The issue of understating poverty is especially pressing in states with both a high cost of living and a high poverty rate such as California where the median home price in May 2006 was determined to be $564,430. With half of all homes being priced above the half million dollar mark and prices in urban areas such as San Francisco, San Jose or Los Angeles being higher than the state average, it is almost impossible for not just the poor but also lower middle class worker to afford decent housing, and no possibility of home ownership. In the Monterey area, where the low-pay industry of agriculture is the largest sector in the economy and the majority of the population lacks a college education the median home price was determined to be $723,790, requiring an upper middle class income which only roughly 20% of all households in the county boast. Such fluctuations in local markets are however not considered in the Federal poverty threshold and thus leave many who live in poverty-like conditions out of the total number of households classified as poor.
The federal poverty line also excludes income other than cash income, especially welfare benefits. Thus, if food stamps and public housing were successfully raising the standard of living for poverty stricken individuals, then the poverty line figures would not shift since they do not consider the income equivalents of such entitlements.
A 1993 study of low income single mothers titled Making Ends Meet, by Kathryn Edin, a sociologist at the University of Pennsylvania, showed that the mothers spent more than their reported incomes because they could not "make ends meet" without such expenditures. According to Edin, they made up the difference through contributions from family members, absent boyfriends, off-the-book jobs, and church charity.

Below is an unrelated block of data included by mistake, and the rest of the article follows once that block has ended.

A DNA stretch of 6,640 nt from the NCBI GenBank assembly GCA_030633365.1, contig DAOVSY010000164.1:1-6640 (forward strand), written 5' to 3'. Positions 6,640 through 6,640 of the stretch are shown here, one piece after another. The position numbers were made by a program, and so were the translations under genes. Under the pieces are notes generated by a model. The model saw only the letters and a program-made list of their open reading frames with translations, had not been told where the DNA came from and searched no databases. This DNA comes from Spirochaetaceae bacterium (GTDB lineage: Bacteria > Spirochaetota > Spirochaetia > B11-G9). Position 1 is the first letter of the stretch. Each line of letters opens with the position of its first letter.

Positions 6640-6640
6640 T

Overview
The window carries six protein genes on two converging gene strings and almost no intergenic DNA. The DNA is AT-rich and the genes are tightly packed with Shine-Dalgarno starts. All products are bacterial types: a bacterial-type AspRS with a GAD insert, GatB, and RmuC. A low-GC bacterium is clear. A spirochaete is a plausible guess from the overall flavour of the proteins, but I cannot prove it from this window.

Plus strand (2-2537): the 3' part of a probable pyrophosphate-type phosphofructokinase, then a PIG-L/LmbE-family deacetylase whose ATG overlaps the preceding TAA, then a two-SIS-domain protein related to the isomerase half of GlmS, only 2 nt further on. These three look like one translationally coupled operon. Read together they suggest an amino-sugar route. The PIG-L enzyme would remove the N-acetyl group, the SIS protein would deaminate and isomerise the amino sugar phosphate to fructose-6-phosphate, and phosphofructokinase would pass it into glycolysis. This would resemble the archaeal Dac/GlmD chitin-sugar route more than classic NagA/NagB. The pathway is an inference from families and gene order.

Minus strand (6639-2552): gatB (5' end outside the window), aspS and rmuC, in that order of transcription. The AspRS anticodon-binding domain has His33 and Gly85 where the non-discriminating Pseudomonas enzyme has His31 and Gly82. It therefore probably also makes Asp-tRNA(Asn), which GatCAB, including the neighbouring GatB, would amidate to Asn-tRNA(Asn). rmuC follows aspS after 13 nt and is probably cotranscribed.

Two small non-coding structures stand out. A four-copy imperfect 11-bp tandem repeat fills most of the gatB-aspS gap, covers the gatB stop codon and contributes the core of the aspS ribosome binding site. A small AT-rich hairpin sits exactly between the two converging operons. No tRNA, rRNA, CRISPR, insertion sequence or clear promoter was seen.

According to Edin: "No one avoided the unnecessary expenditures, such as the occasional trip to the Dairy Queen, or a pair of stylish new sneakers for the son who might otherwise sell drugs to get them, or the Cable TV subscription for the kids home alone and you are afraid they will be out on the street if they are not watching TV."
There have been many governmental and nongovernmental efforts to reduce poverty and its effects. These range in scope from neighborhood efforts to campaigns with a national focus. They target specific groups affected by poverty such as children, people who are autistic, immigrants, or people who are homeless. Efforts to alleviate poverty use a disparate set of methods, such as advocacy, education, social work, legislation, direct service or charity, and community organizing.
Recent debates have centered on the need for policies that focus on both "income poverty" and "asset poverty." Advocates for the approach argue that traditional governmental poverty policies focus solely on supplementing the income of the poor, through programs such as Aid to Families with Dependent Children (AFDC) and Food Stamps. These programs do little, if anything, to help the poor build assets and begin to lift themselves out of poverty. Some have proposed creating a government matched savings plan (similar to the private 401K) system to provide a savings incentive to poor and lower-income individuals and families.
From 1968 to 1979 a massive social experiment was undertaken in the U.S. : The Negative Income Tax Experiments of the 1970s in the USA The four experiments were in:
Catholic Charities USA released the : "Campaign to Reduce Poverty in America" based on its paper Poverty in America: A Threat to the Common Good in January 2007.
In April 2007 The Center for American Progress, a liberal think tank, released a report : "From Poverty to Prosperity: A National Strategy to Cut Poverty in Half". It recommended 12 steps to cut poverty in half by 2017, including raising the minimum wage, expanding the Earned Income Tax Credit, and promoting unionization by enacting the Employee Free Choice Act.
Citing data from the U.S. Census Bureau in a 2005 editorial, economist Walter E. Williams of George Mason University wrote that the poverty rate among single-parent black families was 39.5%, while it was only 9.9% among married-couple black families. Among white families, the comparable rates were 26.4% and 6%.